The initial fruit of WB Interactive’s multi-year license with Sesame Workshop are Cookie’s Counting Carnival and Elmo’s A-to-Zoo Adventure, which will be available in the US this fall. Both games are targeted at the core three-to-five preschool demo and come with a new Wii-mote cover that masks unnecessary buttons and is designed to be held sideways. (DS Sesame titles come packaged with a bigger Sesame-branded stylus controller to make game play easier for smaller hands.) Additionally, all game instructions are delivered through audio prompts on the Wii and through a simple touch-screen interface on the DS.

Also tied to a multi-year licensing contract is Novata, California-based gaming publisher 2K Play, which holds the exclusive on Nick Jr. properties for console and handheld games. First up is Nickelodeon Fit for the Wii, an exclusive preschooler exercise series created by third-party developers High Voltage. The game marks the first fitness title for kids to feature Nick characters, including Dora the Explorer, Diego, Kai-Lan and The Backyardigans. The title’s 30 different fitness games, played either using the Wii-mote or the Wii balance board accessory, are designed for three- to seven-year-olds. The game also includes a bonus feature that measures kid activity and allows parents to monitor their children’s progress.

Christina Recchio, director of marketing for 2K Play, says that aside from the Wii, the 3DS in particular offers a natural fit for her company’s family-friendly portfolio of games. ‘There’s no way we can’t address the platform,’ she says of the handheld device. But for now, the attention is focused on the exclusive Nick gaming license, which has also fathered two new DS titles – Dora’s Birthday Adventure and Dora’s Cooking Club, which incorporates math, coloring and matching.

While new licensed opportunities cropping up within its Fit segment only help to strengthen the Wii as a forerunner in the casual gaming sector, the console is also making a move towards next-generation gaming with titles like Epic Mickey. The Wii exclusive, set to launch this fall, is the brainchild of Warren Spector’s Texas-based Junction Point and published by Disney Interactive Studios. The game takes Mickey Mouse on a journey through Wasteland, a new and darker world inspired by vintage Disney characters, including seldom-seen Mickey rival Oswald the Rabbit. It also has an edgier interpretation of the iconic mouse and allows players to ‘paint’ their digital settings and then use ‘paint thinner’ to change the outcome of the game.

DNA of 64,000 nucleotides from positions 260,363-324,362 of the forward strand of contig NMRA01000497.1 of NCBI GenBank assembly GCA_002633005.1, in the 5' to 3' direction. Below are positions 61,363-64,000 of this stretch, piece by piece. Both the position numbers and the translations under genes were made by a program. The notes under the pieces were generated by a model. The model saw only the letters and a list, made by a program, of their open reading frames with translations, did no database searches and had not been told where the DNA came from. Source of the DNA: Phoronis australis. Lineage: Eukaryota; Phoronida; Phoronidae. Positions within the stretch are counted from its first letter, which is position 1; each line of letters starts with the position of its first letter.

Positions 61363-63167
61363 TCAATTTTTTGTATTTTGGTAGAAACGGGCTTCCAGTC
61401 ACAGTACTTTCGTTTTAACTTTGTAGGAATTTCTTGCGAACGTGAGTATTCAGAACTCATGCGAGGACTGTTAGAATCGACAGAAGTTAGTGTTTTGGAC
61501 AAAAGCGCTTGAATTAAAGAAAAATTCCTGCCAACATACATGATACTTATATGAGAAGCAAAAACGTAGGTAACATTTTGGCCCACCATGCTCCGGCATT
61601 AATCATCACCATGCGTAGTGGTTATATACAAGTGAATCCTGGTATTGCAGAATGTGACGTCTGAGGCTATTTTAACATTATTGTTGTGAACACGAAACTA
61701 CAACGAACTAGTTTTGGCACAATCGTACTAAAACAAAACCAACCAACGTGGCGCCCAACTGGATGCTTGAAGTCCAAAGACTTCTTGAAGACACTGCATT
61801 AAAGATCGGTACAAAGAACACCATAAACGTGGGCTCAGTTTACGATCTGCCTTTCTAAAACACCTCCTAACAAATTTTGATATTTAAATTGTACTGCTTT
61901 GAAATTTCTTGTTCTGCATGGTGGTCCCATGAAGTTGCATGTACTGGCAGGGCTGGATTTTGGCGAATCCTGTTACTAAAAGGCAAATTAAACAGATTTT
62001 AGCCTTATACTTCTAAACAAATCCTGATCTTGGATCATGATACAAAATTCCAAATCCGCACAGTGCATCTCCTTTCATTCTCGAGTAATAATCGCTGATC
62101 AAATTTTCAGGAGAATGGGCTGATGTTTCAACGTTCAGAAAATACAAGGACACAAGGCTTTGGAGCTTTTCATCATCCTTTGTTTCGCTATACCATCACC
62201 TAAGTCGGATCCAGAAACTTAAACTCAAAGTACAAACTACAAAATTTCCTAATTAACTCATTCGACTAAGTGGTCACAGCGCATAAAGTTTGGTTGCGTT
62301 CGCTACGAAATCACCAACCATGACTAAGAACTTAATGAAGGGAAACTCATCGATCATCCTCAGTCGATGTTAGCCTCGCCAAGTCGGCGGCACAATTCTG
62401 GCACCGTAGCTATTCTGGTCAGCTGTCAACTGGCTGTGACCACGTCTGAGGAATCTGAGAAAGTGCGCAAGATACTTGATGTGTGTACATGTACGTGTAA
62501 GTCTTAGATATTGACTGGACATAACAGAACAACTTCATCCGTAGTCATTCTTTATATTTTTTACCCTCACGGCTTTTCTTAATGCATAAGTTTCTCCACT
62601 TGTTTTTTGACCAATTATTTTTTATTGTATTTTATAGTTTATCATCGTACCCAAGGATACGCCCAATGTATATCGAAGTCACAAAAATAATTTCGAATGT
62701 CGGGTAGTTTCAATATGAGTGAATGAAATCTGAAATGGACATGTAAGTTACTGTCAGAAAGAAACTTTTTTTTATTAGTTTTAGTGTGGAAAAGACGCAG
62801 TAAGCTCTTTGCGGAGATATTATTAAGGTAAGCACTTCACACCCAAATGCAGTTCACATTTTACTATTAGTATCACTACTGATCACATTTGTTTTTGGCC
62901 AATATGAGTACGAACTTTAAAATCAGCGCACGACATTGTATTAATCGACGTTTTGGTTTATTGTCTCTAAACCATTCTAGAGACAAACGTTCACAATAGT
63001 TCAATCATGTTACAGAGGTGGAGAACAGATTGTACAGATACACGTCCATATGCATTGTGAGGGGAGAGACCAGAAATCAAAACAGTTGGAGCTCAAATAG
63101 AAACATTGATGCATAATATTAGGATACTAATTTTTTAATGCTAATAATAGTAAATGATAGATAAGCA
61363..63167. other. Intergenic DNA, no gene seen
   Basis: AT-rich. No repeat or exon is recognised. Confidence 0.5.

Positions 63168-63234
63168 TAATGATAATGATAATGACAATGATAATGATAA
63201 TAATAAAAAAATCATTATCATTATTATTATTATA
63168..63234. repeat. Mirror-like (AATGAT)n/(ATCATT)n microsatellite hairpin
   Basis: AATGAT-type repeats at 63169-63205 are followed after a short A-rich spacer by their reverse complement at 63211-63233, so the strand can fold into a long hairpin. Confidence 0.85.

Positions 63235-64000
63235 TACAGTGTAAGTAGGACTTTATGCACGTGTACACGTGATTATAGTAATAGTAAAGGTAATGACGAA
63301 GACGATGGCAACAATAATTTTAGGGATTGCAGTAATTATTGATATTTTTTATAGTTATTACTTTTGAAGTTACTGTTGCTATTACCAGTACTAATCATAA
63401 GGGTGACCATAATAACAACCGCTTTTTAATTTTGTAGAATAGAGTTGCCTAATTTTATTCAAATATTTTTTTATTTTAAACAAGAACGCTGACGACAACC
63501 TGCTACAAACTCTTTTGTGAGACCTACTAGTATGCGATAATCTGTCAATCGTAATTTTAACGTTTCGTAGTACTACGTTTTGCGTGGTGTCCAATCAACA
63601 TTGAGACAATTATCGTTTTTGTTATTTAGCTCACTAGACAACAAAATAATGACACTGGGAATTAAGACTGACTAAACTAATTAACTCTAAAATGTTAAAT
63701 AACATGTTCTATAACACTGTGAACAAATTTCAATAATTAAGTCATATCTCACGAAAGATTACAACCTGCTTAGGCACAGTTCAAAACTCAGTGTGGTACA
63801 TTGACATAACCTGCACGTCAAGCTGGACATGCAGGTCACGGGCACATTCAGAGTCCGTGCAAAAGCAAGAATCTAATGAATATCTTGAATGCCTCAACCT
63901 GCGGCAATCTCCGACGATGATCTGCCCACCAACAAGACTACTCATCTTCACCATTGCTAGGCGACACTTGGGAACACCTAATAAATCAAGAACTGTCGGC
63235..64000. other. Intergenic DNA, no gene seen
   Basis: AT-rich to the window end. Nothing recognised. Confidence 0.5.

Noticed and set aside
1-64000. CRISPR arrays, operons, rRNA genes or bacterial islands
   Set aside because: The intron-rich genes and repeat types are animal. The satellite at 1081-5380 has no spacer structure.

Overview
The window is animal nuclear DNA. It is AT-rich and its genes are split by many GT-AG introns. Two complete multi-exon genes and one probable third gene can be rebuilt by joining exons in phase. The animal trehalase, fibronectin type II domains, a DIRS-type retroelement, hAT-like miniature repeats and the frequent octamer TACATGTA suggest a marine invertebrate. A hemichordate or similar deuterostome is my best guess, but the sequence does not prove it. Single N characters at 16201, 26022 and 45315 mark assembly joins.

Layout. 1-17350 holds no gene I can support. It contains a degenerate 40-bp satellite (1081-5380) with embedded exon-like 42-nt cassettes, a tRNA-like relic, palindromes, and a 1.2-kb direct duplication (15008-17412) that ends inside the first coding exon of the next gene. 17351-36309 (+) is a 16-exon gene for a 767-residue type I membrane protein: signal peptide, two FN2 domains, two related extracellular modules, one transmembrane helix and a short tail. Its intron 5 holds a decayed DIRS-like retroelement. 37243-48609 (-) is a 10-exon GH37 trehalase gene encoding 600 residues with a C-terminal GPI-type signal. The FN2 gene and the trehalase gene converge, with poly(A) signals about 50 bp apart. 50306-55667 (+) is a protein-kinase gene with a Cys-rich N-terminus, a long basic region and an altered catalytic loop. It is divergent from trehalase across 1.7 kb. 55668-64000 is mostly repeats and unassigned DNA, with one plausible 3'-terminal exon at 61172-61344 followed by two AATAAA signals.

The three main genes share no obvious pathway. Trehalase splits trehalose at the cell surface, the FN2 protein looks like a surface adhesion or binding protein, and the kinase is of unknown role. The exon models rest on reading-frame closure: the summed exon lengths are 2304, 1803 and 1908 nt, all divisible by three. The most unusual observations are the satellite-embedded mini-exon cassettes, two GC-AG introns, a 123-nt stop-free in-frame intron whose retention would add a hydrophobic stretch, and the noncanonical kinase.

Sony down, but not out

As vibrant as the Wii remains, Children’s Technology Review editor Buckleitner points out the console has a real Achilles heel in its composite graphics, which don’t render in HD. With more people buying HD screens, this issue will become increasingly important for Nintendo. In contrast, for Sony, it might be a bit of light at the end of the tunnel. The electronics giant’s PlayStation 3 has arguably lost the most in terms of sales and market share since the introduction of the Wii in 2006. And because the PlayStation’s graphics remain superior to those of the Nintendo device, coupled with the intro of its new Move motion-control accessory, Sony may just be able to make a stronger play for the family audience.

Essentially, the Move is a glowing orb controller that uses motion sensors and the PlayStation Eye Camera to mimic movement on-screen in Blu-ray powered HD. And the bonus for PlayStation 3 owners with an Eye Camera is that the Move controller costs just US$49.99 as an add-on.

‘A lot of what we showed at E3 goes back to the social game environment,’ says Matt Levitan, director of marketing and public relations for Sony Canada. He says Sony knows the key to its success includes making games for everyone in the family. At the Move’s launch on September 19, one of the first available titles will be Eye Pet. Similar to Kinectamals and Nintendogs + Cats, Eye Pet allows young users to interact with virtual pals on screen.

Sony remains focused on making a mark with the Move and so far has rejected the idea of going after Nintendo’s 3DS by turning its PSP portable gaming device into a 3D platform. But according to Joseph Olin of the Academy of Interactive Arts and Sciences, a California-based organization dedicated to the interactive entertainment community, everyone’s working on beefing up their portable gaming offerings to address changing consumer habits that rely on constant connectivity. Given the rising popularity of handheld devices, like smartphones and the iPad, it’ll be interesting to see how more app-based games fare over the course of this year and at the next E3 showdown.